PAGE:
Award-winning Sheffield clinic is leading the way in caring for people living with and beyond cancer

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When someone is diagnosed with cancer, the traditional focus has always been on treating the disease.

But in an era of modern medicine and advanced research, improving survival rates mean a new challenge is emerging – not just curing cancer, but caring for survivors in the years and decades that come after initial treatment.

Sheffield is fortunate enough to have a late effects service which concentrates solely in this area, caring for cancer survivors to ensure that further health issues are spotted, monitored and, where possible, prevented.

Dr Diana Greenfield, who cares for patients at Sheffield’s late effects clinics at Hallamshire Hospital and Weston Park Hospital, explains the after-effects of cancer treatment can take various forms.

She said: “The treatment cancer patients receive is toxic and can be quite harsh. As such some patients are left with long term health issues or late effects of previous treatment.

“We mainly care for young people who have had cancer as a child, young adults and people who have had a bone marrow transplant, that have either developed problems or are at risk of doing so.

“Not everyone will suffer later effects but the more treatment a patient has at a younger age, the more at risk they are. These late effects could be something fairly minor such as high blood pressure or a shortage of natural vitamins, or it could be something more serious such as diabetes.

“In younger cancer patients treatment can cause hormone problems which can affect their fertility.

“We don’t just look at one part of the body, but at a patient’s physical and mental health as a whole, meaning we have to be all things to all men.”

In order to deliver such a diverse service the late effects clinics are made up of a multi-disciplinary team consisting of medical consultants from different specialities as well as specialist nurses and psychologists.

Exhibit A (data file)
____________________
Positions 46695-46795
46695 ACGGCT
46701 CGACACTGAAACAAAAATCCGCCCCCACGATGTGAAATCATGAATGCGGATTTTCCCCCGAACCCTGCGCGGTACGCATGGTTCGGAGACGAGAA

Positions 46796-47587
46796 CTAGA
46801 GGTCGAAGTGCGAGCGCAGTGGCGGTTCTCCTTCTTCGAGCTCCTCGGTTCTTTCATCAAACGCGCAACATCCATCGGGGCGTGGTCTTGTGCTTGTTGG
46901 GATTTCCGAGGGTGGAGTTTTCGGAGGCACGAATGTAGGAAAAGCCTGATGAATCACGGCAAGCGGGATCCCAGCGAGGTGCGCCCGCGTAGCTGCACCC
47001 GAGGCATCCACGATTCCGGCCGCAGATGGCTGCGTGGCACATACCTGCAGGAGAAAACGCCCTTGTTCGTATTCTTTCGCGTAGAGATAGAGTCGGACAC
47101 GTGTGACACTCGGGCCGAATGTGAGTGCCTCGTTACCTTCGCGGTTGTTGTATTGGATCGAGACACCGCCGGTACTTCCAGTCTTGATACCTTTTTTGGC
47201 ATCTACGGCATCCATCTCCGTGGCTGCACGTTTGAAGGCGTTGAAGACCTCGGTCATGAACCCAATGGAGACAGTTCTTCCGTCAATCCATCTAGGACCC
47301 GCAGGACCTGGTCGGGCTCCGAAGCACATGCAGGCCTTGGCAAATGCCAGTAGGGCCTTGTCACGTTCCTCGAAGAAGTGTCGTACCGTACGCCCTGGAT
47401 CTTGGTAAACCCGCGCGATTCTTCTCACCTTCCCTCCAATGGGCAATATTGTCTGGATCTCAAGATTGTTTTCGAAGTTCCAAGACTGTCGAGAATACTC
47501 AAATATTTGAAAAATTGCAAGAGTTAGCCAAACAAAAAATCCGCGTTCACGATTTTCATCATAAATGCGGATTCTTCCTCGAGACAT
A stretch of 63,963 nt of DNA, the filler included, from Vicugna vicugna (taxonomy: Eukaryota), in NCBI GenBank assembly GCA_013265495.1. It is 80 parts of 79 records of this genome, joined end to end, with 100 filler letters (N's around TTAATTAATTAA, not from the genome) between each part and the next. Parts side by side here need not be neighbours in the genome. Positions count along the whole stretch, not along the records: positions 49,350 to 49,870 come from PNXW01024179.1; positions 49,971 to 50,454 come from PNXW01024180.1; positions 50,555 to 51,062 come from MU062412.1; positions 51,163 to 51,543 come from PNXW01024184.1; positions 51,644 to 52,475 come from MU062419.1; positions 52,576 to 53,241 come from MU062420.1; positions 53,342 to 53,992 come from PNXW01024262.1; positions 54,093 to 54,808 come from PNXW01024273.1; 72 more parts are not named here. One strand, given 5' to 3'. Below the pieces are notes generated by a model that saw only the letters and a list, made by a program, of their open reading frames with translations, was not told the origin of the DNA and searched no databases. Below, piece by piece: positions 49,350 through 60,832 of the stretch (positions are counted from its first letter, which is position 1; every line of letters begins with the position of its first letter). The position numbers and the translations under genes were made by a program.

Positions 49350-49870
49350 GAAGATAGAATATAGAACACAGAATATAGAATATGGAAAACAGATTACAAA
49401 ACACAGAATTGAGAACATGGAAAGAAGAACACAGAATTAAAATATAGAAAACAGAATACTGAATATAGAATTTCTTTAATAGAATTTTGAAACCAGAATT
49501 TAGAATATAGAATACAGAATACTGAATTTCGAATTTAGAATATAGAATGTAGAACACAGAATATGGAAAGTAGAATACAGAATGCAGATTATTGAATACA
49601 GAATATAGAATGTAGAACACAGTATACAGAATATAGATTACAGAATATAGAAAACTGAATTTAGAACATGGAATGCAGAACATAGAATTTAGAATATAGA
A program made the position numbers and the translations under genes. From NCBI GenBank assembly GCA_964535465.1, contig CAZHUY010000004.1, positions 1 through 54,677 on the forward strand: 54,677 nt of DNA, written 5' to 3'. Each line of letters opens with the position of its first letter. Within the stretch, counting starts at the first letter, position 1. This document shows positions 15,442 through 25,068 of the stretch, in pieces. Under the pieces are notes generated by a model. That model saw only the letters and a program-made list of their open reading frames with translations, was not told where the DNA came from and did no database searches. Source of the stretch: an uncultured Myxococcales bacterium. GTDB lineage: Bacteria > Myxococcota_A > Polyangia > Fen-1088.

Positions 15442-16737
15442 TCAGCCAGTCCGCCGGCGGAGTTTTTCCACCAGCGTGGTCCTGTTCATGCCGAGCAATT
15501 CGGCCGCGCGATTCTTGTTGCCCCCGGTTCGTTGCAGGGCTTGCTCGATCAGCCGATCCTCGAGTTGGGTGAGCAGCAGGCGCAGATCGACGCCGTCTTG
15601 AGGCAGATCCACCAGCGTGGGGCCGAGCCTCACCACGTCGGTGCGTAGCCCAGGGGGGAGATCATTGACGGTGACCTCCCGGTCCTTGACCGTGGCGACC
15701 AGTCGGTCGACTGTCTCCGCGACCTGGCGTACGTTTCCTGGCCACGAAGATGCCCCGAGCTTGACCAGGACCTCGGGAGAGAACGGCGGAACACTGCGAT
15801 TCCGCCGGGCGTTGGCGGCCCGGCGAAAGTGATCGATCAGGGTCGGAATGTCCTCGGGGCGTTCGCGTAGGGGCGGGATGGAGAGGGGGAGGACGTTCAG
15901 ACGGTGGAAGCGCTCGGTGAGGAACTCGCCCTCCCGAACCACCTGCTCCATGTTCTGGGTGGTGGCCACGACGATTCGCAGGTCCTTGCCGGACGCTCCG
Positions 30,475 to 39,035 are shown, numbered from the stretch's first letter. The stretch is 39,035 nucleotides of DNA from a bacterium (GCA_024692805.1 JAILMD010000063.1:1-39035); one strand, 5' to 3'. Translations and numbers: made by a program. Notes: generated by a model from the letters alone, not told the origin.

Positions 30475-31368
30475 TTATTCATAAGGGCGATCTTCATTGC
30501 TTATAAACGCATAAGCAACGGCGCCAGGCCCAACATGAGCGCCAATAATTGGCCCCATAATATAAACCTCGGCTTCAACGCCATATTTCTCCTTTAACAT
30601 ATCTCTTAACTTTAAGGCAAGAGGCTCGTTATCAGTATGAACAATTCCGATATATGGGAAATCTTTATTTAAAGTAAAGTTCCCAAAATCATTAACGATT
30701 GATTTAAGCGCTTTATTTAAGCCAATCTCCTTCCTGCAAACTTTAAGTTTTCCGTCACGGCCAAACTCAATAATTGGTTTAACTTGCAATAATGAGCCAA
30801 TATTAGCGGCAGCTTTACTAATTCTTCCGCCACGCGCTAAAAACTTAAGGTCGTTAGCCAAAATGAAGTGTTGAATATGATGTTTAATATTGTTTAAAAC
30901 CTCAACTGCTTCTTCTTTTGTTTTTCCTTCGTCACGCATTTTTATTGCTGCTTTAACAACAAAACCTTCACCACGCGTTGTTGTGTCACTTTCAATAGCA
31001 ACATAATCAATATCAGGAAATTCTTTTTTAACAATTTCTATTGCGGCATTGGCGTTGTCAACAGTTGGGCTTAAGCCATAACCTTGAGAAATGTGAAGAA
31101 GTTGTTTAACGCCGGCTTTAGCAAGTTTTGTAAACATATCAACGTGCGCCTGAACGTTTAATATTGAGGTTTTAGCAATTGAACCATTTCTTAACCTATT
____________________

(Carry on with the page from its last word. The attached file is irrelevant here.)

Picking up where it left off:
The holistic care the clinics offer through practical advice and support to reduce patient anxiety after cancer treatment can be priceless to individuals who are plagued by fears and memories connected to the life-threatening disease.

Regular patient Patricia Froggatt, from Handsworth, describes the clinic as her ‘lifeline’ and says she would be totally lost without it.

The 46-year-old has battled with a catalogue of health problems since her childhood, having been diagnosed with leukaemia at the age of 12.

She underwent a bone marrow transplant aged 16 to treat the disease but has since suffered long-term effects including diabetes, pains in her legs and eye problems. She also had a second battle with the disease in 2006 when she was diagnosed with breast cancer.

Reflecting on her ordeal, Patricia explained what the late effects clinic means to her.

She said: “I feel safe here – it’s my lifeline. The people here are wonderful – they understand what I’ve been through and what I’m still going through.”

Patricia recalled losing her hair in her teens and receiving the devastating blow from doctors that she would not be able to have children.

“People think that because you don’t have the disease any more you’re better but these things stick with you,

“It also affects what you can do in later life – I’m a fighter but I’ve had to give up work, I just don’t have the energy anymore.”

Fellow patient Julie Rogal, from Retford, shares Patricia’s frustrations of cancer preventing her from doing things others take for granted.

Julie, 58, was diagnosed with non-Hodgkin lymphoma in 2003 and had to undergo a cell transplant in 2010 as a final option to fight the disease.

She said: “Without the transplant I would have died so my entire focus was on that – even afterwards I didn’t think about the effects the treatment might cause later in life.

“I was expecting to pick up my life where I left off but it’s not happened which is incredibly frustrating and can leave me feeling quite low. I suffer from chronic fatigue but the clinic is amazing in supporting me. The team help me to manage my expectations of what I can do and is trying to improve my stamina levels.”

Initially set up in 1996, Sheffield’s late effects service is reputedly the first in the western world and has become internationally renowned for its work in caring for people living with and beyond cancer.

The team’s pioneering work was recognised when it was awarded a Patient Safety and Care Award – one of the most prestigious accolades in British health care.

Judges praised the service for ‘offering a compelling service that shows the way for future cancer care’.

With new projections highlighting that one in two people will get cancer in their lifetime by 2020 but almost four in 10 will not die from the disease, the late effects clinic’s leading work in anticipating and monitoring possible problems is more important now than ever before.




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